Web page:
A few minutes later he showed up, drunk. He handed me 10£ and said the cab was on its way and promptly turned around to head back to his dorm. The girl I had been on the phone with minutes earlier showed up and agreed to stay with me while I went to the hospital to be looked over. I was finally going to see what free healthcare looked like first hand.
Why it’s free:
The cab dropped us off right out front and we walked into a somewhat empty emergency room. Not too dissimilar to what we’re accustomed to in the United States; clean floors, white walls, and a antiseptic smell in the air. It was a Wednesday night, so there were only maybe a dozen people in the entire emergency room waiting area. We walked to the front of the waiting room and approached the woman at the front desk. I explained what happened and she handed me a clip board to fill out paperwork pertaining to our visit. I went back up to the lady at the front desk and handed her my clipboard and asked, “Where I could get some ice? My face is hurting pretty bad and I think it might help with the swelling.”
She puts on a big open mouth grin then spins around in her chair and yells to the other women working behind her, “He wants ice!”
They all burst into laughter. And a few of them even repeat it while laughing harder. “He wants ice!”
While they all had their little moment I stood there clueless as to what was going on. Some people in the emergency room waiting even got a good chuckle out of it. It was later explained to me that Americans are known for putting too much ice in their soft drinks and the English use it rather sparingly… fucking hilarious.
Nearly wiping away tears from laughing so hard and still giggling, the nurse behind the window points towards the open seating area, “Out of ice today sweetheart, you can sit down over there, we’ll call your name. Alright? Cheers.”
I wasn’t sure what I was expecting, but so far this wasn’t it. I walked back with the girl I’d brought and sat down utterly confused while I continued to hear people around me and other nurses laugh at my expense over asking for “some ice” in an emergency room.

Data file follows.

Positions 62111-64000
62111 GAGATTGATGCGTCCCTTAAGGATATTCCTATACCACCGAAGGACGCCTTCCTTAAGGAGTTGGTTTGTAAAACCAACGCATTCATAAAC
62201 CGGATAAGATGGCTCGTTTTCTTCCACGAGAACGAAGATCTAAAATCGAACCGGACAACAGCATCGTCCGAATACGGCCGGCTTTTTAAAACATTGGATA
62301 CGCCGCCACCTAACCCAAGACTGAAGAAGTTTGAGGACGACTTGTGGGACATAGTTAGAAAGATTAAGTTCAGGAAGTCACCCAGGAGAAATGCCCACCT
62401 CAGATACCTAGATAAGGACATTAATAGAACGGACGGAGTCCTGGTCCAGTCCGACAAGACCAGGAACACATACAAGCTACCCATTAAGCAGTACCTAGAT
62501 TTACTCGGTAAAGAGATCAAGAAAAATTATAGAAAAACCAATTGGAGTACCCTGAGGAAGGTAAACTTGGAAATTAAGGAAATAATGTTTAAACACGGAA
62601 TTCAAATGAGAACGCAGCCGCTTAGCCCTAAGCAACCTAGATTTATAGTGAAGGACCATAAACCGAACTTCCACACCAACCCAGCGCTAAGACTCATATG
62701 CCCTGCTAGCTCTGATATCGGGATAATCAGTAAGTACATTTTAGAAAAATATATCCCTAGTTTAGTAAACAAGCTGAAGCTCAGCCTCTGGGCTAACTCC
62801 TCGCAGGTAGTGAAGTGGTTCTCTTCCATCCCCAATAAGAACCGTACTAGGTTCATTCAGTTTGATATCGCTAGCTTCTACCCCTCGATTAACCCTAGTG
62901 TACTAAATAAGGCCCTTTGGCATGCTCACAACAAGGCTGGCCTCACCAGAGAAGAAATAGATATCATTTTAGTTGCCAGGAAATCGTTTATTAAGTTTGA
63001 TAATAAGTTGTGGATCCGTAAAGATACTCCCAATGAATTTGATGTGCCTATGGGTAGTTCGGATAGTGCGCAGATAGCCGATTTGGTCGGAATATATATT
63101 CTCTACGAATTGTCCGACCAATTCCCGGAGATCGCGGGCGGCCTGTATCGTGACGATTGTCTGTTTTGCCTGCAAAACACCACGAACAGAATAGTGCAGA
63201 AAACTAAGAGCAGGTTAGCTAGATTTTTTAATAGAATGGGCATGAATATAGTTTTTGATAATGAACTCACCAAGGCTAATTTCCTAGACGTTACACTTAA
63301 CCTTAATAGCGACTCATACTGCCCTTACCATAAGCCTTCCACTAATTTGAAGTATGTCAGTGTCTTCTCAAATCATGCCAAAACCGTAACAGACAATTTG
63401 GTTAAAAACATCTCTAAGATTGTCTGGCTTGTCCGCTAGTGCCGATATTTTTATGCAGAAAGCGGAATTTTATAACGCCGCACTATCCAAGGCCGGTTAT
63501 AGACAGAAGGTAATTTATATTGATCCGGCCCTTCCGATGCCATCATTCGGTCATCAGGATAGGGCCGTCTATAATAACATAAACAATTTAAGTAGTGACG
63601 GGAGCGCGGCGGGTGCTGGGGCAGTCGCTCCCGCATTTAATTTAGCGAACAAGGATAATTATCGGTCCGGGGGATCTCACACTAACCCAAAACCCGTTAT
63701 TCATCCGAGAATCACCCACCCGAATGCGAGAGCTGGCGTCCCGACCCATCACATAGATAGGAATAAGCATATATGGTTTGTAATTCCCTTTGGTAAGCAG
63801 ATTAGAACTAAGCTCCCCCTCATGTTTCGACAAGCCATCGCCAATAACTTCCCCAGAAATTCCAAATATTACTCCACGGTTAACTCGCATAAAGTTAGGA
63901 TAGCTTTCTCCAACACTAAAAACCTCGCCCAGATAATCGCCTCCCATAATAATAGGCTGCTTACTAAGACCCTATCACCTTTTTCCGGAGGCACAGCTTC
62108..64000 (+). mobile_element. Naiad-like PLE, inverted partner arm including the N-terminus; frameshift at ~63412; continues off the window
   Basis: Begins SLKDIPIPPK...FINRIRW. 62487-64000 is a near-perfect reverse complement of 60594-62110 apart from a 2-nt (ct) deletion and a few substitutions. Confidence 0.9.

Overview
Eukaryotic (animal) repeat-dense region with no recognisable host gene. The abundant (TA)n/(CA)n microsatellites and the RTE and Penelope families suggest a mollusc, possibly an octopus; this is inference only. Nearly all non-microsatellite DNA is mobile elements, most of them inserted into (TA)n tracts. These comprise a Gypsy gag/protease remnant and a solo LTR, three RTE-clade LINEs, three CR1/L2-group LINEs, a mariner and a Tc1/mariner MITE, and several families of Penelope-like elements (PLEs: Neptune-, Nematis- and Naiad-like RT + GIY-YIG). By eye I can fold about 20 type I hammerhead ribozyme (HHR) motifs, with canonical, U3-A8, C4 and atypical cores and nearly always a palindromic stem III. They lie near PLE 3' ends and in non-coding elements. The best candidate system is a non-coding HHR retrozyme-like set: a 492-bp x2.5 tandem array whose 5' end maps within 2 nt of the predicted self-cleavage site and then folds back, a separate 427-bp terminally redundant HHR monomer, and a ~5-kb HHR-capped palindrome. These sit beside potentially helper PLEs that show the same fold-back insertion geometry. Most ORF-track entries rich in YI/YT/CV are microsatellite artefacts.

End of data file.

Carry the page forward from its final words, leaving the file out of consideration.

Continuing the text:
After an hour or so my name was eventually my name was finally called. By then my face was quite swollen and the pain coming from my nose was a constant throbbing stemming from my nose outwards. A nurse brought me to a smaller room to take my vitals while I explained what happened. Then another nurse brought me to big open poorly lit room with upright sheets separating beds, making for temporary walls. She sat me down asked me yet again what happened. This was the third time I’d explained the events that led up to my presence in an emergency room and it was getting a little redundant. But I recapped the story again out of courtesy and then said “I told the first three ladies the same thing, are you taking notes?”
She smiled, “a doctor will see you shortly love.”
I started to text dirty and playful things to the girl that had come with me that was still hanging out waiting for me in the practically empty waiting room. I had to imagine she was bored to tears. Ten minutes later and I was midway through texting something really dirty when a young Indian doctor came in to see me. He introduced himself and sat down next to me, “Now what are you here for?” he asked looking me up and down.
I looked at him as if he was kidding and gestured towards my face but he didn’t seem to understand my facial expression. Possibly because my eyebrows were so swollen it just looked like I was in a perpetual state of confusion.